#09: Gaia Flight Model Payload Data Handling Unit Delivered and Integrated
23 May 2013The Gaia Flight Model Payload Data Handling Unit (PDHU) was one of the last major subsystems to be delivered and integrated into the Gaia Service Module (SVM). Its arrival, at the end of 2012, allowed extensive end-to-end testing of the spacecraft systems to be performed.
Massive Quantities of Data
The Gaia mission will perform astrometric and photometric measurements on more than one billion objects in the Milky Way and its Local Group, and make spectroscopic measurements for around 150 million stars. To do this, the spacecraft will spend five years in a Lissajous orbit around the second Lagrange point of the Sun-Earth system (L2), which is located 1.5 million km from Earth in the anti-Sun direction. With one billion objects being observed an average of 70 times over five years, this gives an observation rate of about 40 million stars (400 million measurements) per day.
Gaia will generate an enormous volume of data – about 100 TB (uncompressed) over the course of its nominal mission. There will be an ~8 hour per day ground station downlink window, but even with an extremely high downlink rate of up to 8.7 Mbps – remarkable given the distance over which the data has to be communicated – substantial onboard data storage is required.
The PDHU is, among other things, the ‘hard-disk’ of Gaia, responsible for temporary storage of science data received from the telescope before transmission back to Earth. It will receive thousands of compressed images per second from the observing system; this data will be sorted and stored. The individual star data objects will be prioritised based on the magnitude of the star. A complex file management system allows deletion of low-priority data in the event of data rates or volumes that exceed the capacity of the storage or transmission systems.
About the PDHU
The solid-state storage subsystem of the PDHU has a capacity of 960 Gb which, while not impressive by terrestrial standards, is extremely large for a space system. It uses a total of 240 SDRAM modules, each with a capacity of 4 Gb, which populate six memory boards. The PDHU controller board is responsible for communication with the other spacecraft subsystems, file system management and the management of telemetry and telecommands.
The PDHU communicates with the gigapixel focal plane over seven redundant 40 Mbps SpaceWire channels to acquire the scientific data coming from the seven Video Processing Units. The unit's controller sorts the incoming data according to star magnitude and manages deletion of low priority data should this become necessary. It sends data for transmission to Earth under the control of the Command and Data Management Unit (CDMU). The PDHU communicates with the CDMU via a MIL-STD-1553 data bus and delivers the science data over two 10 Mbps PacketWire channels.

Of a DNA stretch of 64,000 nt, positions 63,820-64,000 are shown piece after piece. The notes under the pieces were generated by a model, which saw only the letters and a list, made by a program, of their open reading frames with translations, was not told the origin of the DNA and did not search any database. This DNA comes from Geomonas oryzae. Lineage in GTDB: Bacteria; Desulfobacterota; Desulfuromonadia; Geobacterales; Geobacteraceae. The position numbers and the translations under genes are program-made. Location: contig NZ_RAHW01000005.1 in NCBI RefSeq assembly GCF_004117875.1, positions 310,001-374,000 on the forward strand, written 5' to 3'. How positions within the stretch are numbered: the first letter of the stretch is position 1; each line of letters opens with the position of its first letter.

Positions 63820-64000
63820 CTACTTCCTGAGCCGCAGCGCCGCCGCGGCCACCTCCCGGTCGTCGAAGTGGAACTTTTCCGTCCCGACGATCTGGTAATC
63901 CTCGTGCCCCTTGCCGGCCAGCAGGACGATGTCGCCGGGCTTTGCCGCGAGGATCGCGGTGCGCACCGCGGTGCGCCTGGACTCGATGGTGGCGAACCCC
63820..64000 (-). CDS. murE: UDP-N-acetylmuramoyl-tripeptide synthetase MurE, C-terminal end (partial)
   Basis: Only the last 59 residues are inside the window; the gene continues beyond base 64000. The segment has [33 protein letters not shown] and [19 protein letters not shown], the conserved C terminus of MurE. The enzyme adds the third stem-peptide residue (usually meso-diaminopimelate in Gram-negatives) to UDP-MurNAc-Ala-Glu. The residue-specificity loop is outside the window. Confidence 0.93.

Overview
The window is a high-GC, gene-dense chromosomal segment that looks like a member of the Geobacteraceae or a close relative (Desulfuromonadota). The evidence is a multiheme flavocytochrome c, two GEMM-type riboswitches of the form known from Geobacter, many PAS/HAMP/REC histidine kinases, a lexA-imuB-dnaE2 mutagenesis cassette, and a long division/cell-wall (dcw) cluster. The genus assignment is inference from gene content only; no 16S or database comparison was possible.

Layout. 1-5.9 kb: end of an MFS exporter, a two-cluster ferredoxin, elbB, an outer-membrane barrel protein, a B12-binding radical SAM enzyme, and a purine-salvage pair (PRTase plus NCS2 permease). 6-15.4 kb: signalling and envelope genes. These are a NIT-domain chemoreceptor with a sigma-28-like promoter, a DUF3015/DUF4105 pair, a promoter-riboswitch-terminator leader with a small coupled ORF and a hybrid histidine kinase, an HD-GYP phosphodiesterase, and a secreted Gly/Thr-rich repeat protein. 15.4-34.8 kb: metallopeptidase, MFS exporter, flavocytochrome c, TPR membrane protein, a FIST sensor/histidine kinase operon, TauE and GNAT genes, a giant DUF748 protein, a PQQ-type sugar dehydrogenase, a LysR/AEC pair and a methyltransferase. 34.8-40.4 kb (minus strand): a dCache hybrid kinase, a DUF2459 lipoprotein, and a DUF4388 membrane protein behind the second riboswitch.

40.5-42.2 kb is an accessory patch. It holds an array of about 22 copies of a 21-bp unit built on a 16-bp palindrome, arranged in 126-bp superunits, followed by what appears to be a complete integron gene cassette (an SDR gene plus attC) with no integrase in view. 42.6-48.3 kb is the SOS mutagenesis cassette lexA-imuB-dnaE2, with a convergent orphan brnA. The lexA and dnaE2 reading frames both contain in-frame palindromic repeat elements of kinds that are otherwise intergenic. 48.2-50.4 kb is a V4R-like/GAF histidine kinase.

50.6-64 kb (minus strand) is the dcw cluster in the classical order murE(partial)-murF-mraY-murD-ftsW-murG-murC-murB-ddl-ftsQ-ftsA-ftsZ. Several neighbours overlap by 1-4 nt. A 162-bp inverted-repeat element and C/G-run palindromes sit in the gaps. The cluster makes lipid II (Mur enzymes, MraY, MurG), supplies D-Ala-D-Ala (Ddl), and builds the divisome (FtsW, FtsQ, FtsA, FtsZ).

The main technical challenges faced during development were achieving high reliability, obtaining sufficient storage while remaining within the power allocation and avoiding any thermal dissipation by conduction. The PDHU consumes only 26 W, weighs 14 kg and occupies a volume of 2.3 litres.
Syderal SA, located near Neuchâtel in Switzerland, developed the Gaia PDHU. The flight unit was delivered in October 2012 and is now installed on the Gaia spacecraft.
The Engineering Qualification Model (EQM) has previously been tested, delivered and integrated into the Avionics Model of the spacecraft, where it is providing good performance and operational experience.
Gaia will create a three-dimensional map of the Milky Way, in the process revealing information about its composition, formation and evolution. The mission will perform positional measurements for about one billion stars in our Galaxy and Local Group with unprecedented precision, together with radial velocity measurements for the brightest 150 million objects. Gaia is scheduled to launch in 2013 for a nominal five-year mission, with a possible one-year extension.
The spacecraft will operate in a Lissajous orbit around the second Lagrange point of the Sun-Earth system (L2). This location in space offers a very stable thermal environment, very high observing efficiency (since the Sun, Earth and Moon are all behind the instrument FoV) and a low radiation environment. Uninterrupted mapping of the sky will take place during the operational mission phase.
The Prime Contractor for Gaia is Astrium SAS, based in Toulouse, France.